Noodle soup as an Australian might make it.

My meddling with a Jaffrey recipe. She calls it Thai, but it is way too simple to be that. It is, nonetheless, a wonderful soup which can be eaten often without tiring of it.

Ingredients

Chicken stock maybe 1 litre per two people
Just cooked thin rice noodles, rinsed while draining to cool them down (stops overcooking)
Green beans topped and tailed and sliced into two, half a cup or more per person
Bean sprouts topped and tailed, yes, tedious, isn’t it? Maybe a cup per person

Method

While the noodles are first cooking prepare everything else, including the things to be served at the table (see below). After noodles are drained, put chicken stock in the same saucepan, or water if you are simply adding a stock cube – a good quality stockcube isn’t a disaster, given the other flavourings to be added. If lucky enough to be in Australia you can get those Massel vegetarian gluten free chicken stock cubes, so it is servable to everybody. After the stock has come to the boil, throw in the beans and cook to taste, for me that’s a couple of minutes. Place a cup of prepared beansprouts at the bottom of each bowl. When beans are almost done, return the noodles to the stock. Give them a moment to warm and then put the noodles, beans and stock over the beansprouts in each bowl.

For serving.

Prepare small bowls of:

rice vinegar with fresh chopped chilli added
fish sauce
sugar
coriander leaves
mint leaves torn or bruised
Unsalted roasted peanuts crushed coarsely maybe half a cup per 2 people

At the table each person adds the various seasonings to taste. I’ve only ever tasted this with some of everything, so I have no idea of the impact of being picky.

Variations

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Put the chilli in a separate bowl so that people can avoid it without avoiding the vinegar. If you have made real chicken stock, you probably have some chicken you can add on your non-vegetarian days. Obviously beef stock is an option. And needless to say, the basic vegetables of beansprouts and beans could be replaced with many other options. I could imagine any Asian greens, not to mention very fine long slivers of carrot.

Edible Thai fishcakes

What could be more different from the comforting, comfortable British fishcake than this zippy little thing, the Thai fish cake? It’s a complex amalgam of sweet, sour, hot; it’s going to zing you up as much as the British fishcake will calm you down. If you haven’t liked those rubbery blobs sold in Thai restaurants, then please do try these, they are lovely.

Thai fish cakes by Belinda Jeffery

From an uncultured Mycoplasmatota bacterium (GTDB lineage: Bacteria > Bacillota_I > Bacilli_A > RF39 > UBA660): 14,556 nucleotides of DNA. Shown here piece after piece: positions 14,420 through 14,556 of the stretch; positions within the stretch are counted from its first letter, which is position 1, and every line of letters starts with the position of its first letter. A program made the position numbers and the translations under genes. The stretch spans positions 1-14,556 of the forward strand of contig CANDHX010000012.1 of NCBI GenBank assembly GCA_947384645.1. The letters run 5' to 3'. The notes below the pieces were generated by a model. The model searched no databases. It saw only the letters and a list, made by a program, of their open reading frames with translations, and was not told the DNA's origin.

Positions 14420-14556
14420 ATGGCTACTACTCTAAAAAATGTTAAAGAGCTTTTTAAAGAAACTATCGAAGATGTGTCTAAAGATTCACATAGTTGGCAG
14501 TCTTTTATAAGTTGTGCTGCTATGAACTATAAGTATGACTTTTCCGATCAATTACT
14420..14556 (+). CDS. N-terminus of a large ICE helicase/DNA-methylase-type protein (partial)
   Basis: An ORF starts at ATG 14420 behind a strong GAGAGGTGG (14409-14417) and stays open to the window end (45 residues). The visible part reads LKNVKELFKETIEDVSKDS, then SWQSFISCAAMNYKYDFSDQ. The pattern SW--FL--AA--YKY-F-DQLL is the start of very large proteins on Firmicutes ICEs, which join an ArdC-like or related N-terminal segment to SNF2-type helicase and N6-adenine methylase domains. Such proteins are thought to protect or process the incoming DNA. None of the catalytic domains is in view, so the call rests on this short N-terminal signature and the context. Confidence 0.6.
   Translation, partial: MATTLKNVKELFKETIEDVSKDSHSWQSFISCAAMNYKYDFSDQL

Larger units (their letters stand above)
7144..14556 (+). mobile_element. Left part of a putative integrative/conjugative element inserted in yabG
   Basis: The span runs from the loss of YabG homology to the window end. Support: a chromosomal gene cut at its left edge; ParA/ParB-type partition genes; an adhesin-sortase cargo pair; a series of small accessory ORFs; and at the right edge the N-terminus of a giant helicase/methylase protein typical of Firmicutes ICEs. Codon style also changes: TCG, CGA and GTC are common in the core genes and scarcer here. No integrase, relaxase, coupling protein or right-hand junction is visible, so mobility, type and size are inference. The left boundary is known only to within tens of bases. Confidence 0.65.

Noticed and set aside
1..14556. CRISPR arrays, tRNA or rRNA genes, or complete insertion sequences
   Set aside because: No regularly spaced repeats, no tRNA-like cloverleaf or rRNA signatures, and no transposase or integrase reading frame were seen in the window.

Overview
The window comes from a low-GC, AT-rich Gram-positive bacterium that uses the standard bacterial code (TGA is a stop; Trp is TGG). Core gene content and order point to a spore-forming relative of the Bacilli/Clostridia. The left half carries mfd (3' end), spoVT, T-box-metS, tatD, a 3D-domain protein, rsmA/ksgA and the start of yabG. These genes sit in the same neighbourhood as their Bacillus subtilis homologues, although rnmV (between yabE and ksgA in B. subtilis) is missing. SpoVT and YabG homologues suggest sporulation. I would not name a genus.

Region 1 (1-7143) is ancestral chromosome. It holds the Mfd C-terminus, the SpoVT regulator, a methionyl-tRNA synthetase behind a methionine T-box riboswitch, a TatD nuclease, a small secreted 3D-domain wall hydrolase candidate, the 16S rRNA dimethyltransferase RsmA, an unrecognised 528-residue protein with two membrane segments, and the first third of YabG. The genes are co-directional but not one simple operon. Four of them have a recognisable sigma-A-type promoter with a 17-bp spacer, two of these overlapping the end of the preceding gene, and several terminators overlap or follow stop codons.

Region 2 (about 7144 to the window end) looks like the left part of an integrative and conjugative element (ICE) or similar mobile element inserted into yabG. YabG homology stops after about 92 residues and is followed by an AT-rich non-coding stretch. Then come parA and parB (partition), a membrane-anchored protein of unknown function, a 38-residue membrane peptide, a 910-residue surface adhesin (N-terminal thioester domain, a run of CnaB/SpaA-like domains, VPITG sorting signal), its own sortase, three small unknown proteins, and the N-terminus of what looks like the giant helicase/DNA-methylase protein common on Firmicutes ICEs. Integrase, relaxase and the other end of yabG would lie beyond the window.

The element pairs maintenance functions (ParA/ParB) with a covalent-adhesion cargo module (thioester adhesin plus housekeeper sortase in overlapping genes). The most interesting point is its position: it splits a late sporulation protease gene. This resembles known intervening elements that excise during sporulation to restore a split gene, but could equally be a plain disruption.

Ingredients

750g snapper fillets, skinned and carefully boned. A pair of dedicated tweezers for this is best.
1 clove garlic, finely chopped
Inner heart of a large stalk of lemon grass, finely chopped
1 tablespoon finely chopped fresh ginger
1 large shallot, finely chopped
1 small red chilli, finely chopped
½ cup shredded coriander
¼ -½ finely shredded kaffir lime leaf, optional
¼ cup shredded basil
3 teaspoons caster sugar
1 tablespoon sweet chilli sauce
2 tablespoons Asian fish sauce
1 teaspoon red curry paste
2 tablespoons coconut cream
Chervil or coriander sprigs
Light olive or peanut oil for frying

Garnish: Lime wedges, mint leaves

Method

Finely chop the fish. (Tempting as it is to do this in a food processor, don’t, because you will just end up with a mush that has no texture to it.) Mix in all the other ingredients except the herb sprigs and oil for frying. Don’t be surprised that the mixture is quite wet and sloppy – that’s fine, it just needs to hold together.

Form the mixture into 8 patties and put them on a sheet of baking paper. Press a sprig of chervil or coriander onto each one. You can cook them straight away or chill them, covered, at this stage for a few hours (they’re a easier to handle once they are chilled.)

When you’re ready to cook the fish cakes, heat a little oil in a large frying pan over medium heat and cook the cakes for about 4 minutes on each side. Drain them briefly on paper towels, then transfer them to a platter.

If this were an Indian recipe I would be making curry paste from scratch, but as you will observe from my review of Thai Food by David Thompson I’ve lost heart when it comes to Thai.

The way you get the mixture to stick together without causing it to become the ghastly rubbery things generally sold in Thai restaurants is that you slap it from hand to hand. I don’t know how to describe this better, sorry. Pick some up in your hand, kind of slap it onto the other hand…I hope it is one of those things one understands by virtue of doing.